“Barack Obama and Bruce Springsteen team up for new podcast: Former president talks with rock legend about their backgrounds and vision of America in Renegades: Born in the USA”
“Bruce Springsteen faces backlash over Super Bowl Jeep commercial in which he appears to be urging Trump supporters to ‘heal’ by coming together under Biden”
In the late ’70s and early ’80s, I was a big Bruce Springsteen fan. No, I wasn’t obsessed, he wasn’t even my favorite music in those days, as Little Feat probably would hold that distinction. But Springsteen was among my favorites. I saw him and the E Street Band live three different times between 1979 and 1982, with those amazing four-hour shows. And in the handful of garage bands I was lead singer for, we always had at least a couple of Springsteen tunes in our repertoire for local pub shows. I will say, back in my young and full-throated days, I could perform a version of “Meeting Across the River” that might even choke you up a bit.
Even today I still might put on one of Springsteen’s first five albums, which I think are all brilliant and have held up exceptionally well. “Born in the USA” is not one of those albums, it’s when Bruce and I started to part company, but I appreciated his success and didn’t hold it against him; as a good libertarian I respect and admire success, and believe people are entitled to the spoils of their accomplishments.
In those first five albums you will find some amazing and evocative poetry in the lyrics. For example, there’s one particular Springsteen song I still love to listen to, “Jungleland”, on the “Born to Run” album. I close my eyes when I hear these lyrics and I’m back there in high school, parked with some friends and some six-packs, like it was yesterday:
Barefoot girls sittin’ on the hood of a Dodge
Drinking warm beer in the soft summer rain
And I can honestly say that there was a time that a Springsteen song made a big difference in my life:
It’s December 1982. We’ve just finished the last final of first semester of medical school, Gross Anatomy. A grueling, extremely difficult course that mostly involved dissecting your own personal cadaver with three other classmates for hours on end, every day of the week, every day of the month, for four long months. We’d come back to the dorm even on weekend nights reeking of formaldehyde, a stench that wouldn’t go away no matter how much you showered and scrubbed or what kind of soap you used. The law students used to pass on taking the same elevator with us, we smelled so bad.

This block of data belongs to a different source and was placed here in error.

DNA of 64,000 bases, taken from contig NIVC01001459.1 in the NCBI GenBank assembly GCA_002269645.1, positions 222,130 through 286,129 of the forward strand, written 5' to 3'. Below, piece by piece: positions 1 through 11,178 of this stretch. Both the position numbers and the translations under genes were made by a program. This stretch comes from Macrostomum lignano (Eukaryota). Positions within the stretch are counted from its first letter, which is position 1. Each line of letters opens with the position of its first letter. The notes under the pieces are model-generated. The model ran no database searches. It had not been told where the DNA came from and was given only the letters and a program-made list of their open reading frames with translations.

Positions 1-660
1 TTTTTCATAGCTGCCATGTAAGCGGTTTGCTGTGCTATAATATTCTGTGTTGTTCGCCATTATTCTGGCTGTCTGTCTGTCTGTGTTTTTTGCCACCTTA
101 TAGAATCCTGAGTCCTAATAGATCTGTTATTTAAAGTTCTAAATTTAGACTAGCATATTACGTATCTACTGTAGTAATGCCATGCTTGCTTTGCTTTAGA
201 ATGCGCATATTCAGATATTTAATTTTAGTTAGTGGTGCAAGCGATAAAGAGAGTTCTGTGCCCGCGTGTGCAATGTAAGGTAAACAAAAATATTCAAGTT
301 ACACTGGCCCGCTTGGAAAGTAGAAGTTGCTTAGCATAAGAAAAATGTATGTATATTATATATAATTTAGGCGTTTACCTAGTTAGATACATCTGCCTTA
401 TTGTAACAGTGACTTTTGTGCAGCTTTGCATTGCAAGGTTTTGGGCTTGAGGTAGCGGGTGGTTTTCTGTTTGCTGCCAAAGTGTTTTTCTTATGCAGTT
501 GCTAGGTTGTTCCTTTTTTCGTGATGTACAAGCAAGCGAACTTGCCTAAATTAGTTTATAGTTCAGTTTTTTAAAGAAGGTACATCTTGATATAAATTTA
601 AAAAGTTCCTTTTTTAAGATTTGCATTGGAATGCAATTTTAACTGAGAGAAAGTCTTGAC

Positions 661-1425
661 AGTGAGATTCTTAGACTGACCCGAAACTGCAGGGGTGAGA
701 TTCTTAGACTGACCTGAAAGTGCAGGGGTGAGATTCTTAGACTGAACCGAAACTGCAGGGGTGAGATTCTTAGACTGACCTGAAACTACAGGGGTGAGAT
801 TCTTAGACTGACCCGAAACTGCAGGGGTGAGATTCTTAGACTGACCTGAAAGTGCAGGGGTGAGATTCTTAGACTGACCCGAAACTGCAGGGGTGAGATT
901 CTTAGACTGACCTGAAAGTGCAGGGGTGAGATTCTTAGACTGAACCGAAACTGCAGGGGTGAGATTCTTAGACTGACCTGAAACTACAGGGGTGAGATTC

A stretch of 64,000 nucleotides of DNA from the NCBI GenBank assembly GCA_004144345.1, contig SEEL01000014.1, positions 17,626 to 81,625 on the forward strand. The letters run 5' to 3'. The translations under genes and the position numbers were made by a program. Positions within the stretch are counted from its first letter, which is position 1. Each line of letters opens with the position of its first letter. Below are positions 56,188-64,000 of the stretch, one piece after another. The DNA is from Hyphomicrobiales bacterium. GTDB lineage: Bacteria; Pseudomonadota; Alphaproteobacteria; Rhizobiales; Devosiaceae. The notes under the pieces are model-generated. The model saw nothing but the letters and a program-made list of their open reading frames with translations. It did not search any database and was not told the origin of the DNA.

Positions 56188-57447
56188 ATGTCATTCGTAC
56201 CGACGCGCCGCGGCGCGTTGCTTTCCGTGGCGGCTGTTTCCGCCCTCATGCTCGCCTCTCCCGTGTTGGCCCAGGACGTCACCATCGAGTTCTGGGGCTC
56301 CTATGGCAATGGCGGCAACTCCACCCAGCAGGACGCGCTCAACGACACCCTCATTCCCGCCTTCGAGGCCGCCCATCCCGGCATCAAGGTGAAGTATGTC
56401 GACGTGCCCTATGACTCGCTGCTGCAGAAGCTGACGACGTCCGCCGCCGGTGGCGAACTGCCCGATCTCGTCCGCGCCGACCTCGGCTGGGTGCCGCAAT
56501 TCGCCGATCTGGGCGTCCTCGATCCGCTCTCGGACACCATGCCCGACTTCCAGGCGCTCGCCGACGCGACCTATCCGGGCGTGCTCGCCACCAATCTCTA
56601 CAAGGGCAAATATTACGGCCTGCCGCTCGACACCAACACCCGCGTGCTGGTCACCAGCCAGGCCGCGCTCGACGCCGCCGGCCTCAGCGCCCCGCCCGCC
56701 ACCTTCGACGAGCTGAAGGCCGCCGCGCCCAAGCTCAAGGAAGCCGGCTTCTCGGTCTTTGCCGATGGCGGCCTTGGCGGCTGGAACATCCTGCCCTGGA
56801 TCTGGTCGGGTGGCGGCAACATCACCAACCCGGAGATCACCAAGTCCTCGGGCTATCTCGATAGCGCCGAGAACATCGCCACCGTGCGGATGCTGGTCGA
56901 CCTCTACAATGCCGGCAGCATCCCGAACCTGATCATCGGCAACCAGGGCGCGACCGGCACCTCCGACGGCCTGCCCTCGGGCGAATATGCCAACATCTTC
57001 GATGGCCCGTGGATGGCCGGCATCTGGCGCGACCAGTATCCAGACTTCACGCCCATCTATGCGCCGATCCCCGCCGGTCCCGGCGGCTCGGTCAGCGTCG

The punishing course took its toll. It really made you question if you wanted to continue in medicine, if this was what your life would be like from now on. Several in our class quit school outright. I know of a couple who got hospitalized in psychiatric facilities that semester. I can even recall sitting on the open window ledge of the 7th-floor cadaver lab, looking down and thinking how easy it would be to just tumble out and everything would be over. Luckily, that thought was only fleeting for me, but I know such things were much more deliberated by some of my colleagues.
So it was right after that asskicking final, where we went from dead body to dead body with pins stuck somewhere deep beneath multiple layers of cadaver tissue, all on a timer giving you only a few moments at each station — and test questions asked about each pin you’d find, not something you’d hoped, like ‘what is this?’, no, no, it was some intricate question on what the physics of some process might be at this pinpoint, so requiring you not to just know what it was the pin was in (which was hard enough in itself) but also to know unbelievable aspects, as if knowing what it was, was already a given. Yikes. Toughest test I ever had.
And so we lumbered back to our dorms afterwards, reeking of formaldehyde, and a classmate who lived on my floor said come down to his dorm room, we’ll toast that the class is over with a beer. So a handful of guys and gals filed into his room and crowded on to the bed and chairs as he passed us all a Bud. And then our host put on an album to make some noise in the room, as we were all still speechless, morose, ruminating on what had just happened. And then the music started, it was the beginning of the “Born to Run” album, the opening harmonica strains of “Thunder Road”.
And without any prompting, each of us started to sing along, first in a whisper:
The screen door slams, Mary’s dress waves
Like a vision she dances across the porch as the radio plays
Roy Orbison singing for the lonely
Hey, that’s me, and I want you only
Don’t turn me home again
I just can’t face myself alone again
Don’t run back inside
Darling, you know just what I’m here for
So you’re scared and you’re thinking
That maybe we ain’t that young anymore
Show a little faith, there’s magic in the night